20150222 MPA Artwork2It’s probably safe to say that Marie-Pierre Arthur’s new album “Si l’aurore” has been eagerly awaited in these parts. However, those of you expecting it to follow the familiar well-worn chemin of her indie-rock and folk-tinged predecessors (2009’s eponymous debut and 2012’s break-out “Aux alentours”) might be in for a bit of a surprise…

“Si l’aurore” sees Marie-Pierre take a confident step-back into the past to create an album full of soulful, synthesiser-infused songs that hark-back to the era of late 70’s, early 80’s pop and an apparent love of “yacht rock” (shudders – wasn’t that why we invented Punk)? The single and opening track “Rien à faire” has already garnered rave reviews on these very pages and to these ears there’s more than a touch of the Fleetwood Mac to be detected.

The title track, “Si l’aurore”, is a nailed-on 80’s bluesy, dance-floor smoocher, while “Papillons de nuit” and “Il” sound like 70’s French pop-songs (which since they’re pop-songs – sung in French – probably isn’t that surprising); both are – to my mind – reminiscent of the group Il Était Une Fois.

It should be noted that whereas Marie-Pierre’s previous albums were primarily guitar-led (indeed she’s no mean bassist herself), keyboards are omnipresent here. However those longing for the Marie-Pierre of old should find comfort and solace with “La toile”, a fine contemporary pop-rock song, while “Cacher l’hiver” is an irresistible up-tempo number that could have quite easily been recorded during the sessions for “Aux alentours”, save there’s just a hint of the Stevie Nicks in the refrain (there’s those Fleetwood Mac references again).

Arguably though the most ambitious song on the album – and at a little over 6 minutes, also the longest – is “Comme avant”, which mixes her indie-folk past with the soft rock sound that she has encapsulated on this album. The retro-vibe is deliberately throttled back and for the first couple of minutes you could be mistaken that you’re listening to an out-take from her earlier albums… And then about half-way through, the mood suddenly changes; the song fades to simple piano and vocals interlude that ultimately climbs and soars… Just as it reaches a crescendo, it breaks-out into the most uplifting of saxophone solos (curtesy of Yannick Rieu) and a cacophony of keyboards and percussion. It’s an absolutely stunning composition and arguably amongst the best she’s recorded.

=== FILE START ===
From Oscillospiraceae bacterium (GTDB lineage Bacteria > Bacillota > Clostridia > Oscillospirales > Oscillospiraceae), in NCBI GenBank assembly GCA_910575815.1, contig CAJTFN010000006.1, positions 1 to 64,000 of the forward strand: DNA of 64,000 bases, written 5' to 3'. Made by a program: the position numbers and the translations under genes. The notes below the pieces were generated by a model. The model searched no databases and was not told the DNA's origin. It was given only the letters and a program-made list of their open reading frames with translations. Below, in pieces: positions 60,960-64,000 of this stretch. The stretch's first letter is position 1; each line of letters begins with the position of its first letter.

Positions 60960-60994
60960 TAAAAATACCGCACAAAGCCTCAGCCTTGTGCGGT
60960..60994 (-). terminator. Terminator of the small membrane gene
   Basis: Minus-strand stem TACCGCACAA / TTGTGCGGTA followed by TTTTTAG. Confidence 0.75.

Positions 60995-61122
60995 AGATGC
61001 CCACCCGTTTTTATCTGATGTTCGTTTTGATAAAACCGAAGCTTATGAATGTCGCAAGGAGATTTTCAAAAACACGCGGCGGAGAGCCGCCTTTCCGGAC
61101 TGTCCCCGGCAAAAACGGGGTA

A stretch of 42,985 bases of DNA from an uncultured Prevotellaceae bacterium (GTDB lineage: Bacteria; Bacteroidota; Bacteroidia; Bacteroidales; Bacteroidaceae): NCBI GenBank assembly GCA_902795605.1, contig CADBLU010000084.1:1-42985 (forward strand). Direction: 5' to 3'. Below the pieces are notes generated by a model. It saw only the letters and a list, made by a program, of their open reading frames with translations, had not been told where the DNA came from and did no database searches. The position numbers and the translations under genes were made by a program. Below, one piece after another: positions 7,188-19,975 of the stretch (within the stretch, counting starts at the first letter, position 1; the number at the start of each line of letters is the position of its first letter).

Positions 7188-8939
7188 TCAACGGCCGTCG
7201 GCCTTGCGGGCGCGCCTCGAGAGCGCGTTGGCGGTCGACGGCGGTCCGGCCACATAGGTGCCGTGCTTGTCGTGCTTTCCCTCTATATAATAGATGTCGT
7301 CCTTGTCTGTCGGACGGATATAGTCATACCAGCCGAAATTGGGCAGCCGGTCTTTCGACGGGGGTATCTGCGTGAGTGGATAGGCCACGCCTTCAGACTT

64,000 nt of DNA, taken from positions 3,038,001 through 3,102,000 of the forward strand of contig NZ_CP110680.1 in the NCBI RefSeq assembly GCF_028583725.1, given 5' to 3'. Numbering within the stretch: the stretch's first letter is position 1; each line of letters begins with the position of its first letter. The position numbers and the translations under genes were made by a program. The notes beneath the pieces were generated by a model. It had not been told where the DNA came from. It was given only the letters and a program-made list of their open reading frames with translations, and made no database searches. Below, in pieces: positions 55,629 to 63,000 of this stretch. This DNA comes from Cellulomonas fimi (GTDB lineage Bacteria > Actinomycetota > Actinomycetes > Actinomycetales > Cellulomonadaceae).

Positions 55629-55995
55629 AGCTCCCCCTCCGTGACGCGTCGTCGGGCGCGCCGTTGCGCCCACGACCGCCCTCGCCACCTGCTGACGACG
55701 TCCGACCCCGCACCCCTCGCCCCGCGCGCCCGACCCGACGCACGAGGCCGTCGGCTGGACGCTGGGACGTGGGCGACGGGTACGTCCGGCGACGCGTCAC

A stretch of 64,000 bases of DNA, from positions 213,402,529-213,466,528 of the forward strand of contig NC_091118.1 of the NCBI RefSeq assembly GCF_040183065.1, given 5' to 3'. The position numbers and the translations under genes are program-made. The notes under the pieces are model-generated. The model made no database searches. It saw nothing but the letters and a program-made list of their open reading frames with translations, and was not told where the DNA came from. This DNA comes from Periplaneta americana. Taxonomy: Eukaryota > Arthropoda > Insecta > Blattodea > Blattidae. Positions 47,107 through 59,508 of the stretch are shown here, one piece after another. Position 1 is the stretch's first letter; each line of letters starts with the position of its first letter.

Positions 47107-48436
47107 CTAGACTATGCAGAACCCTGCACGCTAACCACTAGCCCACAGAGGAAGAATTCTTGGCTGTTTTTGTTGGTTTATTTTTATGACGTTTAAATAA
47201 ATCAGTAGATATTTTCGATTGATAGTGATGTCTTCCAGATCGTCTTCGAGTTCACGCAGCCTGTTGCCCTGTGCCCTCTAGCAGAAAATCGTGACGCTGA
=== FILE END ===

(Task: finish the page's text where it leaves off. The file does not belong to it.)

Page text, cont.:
“Si l’aurore” is a good album, but it isn’t perfect. The lines between homage and cheesiness tend to become blurred and anyone expecting an album along the lines of Marie-Pierre Arthur’s earlier offerings might be disappointed. However, it’s still mighty fine and more than worth a listen…

Coeur de Pirate at Massey Hall

Mark Sullivan writes:

Massey Hall, Canada’s most prestigious music venue (in Toronto), which dates from 1894, hosted Coeur de Pirate on 31 May 2014. A 28-minute film of highlights of her concert has now been released on-line.

Any one who doubts that Béatrice Martin is the supreme writer and performer of popular music in her generation should look at this. Shot in black-and-white from several angles, and with perfect acoustic recording, this film takes us far beyond the thousands of amateur recordings of CdP that crowd Youtube. As amateur filming was not permitted, this is a unique record of a completely professional performance, with elegant bilingual introductions. It is so good that one can only hope that the full concert, which must have included as many songs again, will be issued on DVD.

There is a voice-over by Béatrice at the start, and the audience is seen entering over the sound of the first track. The songs shown are

Le Long de large
Francis
Ensemble
Golden Baby
Adieu
Place de la République
Comme les Enfants

Berceuse is played over the closing credits.

It is notable that (as the credits show) Coeur de Pirate has kept all four of her band for the whole six years of her career so far – Renaud Bastien, rhythm guitar (her lead musician), Emmanuel Éthier, lead guitar, Alexandre Gauthier, bass, and Julien Blais, drums. No wonder the quality is so high.

Stephanie Blanchoud

Stephanie Blanchoud is a Swiss-Belgian actress who released one album and an EP, but somehow managed to stay under the all-seeing eye(s) of this blog. Her new album’s on the way, this is the first single featuring Belgian superstar Daan, who sounds a bit like Bryan Ferry in this duet. Cool video too:

Listen to snippets of the upcoming album HERE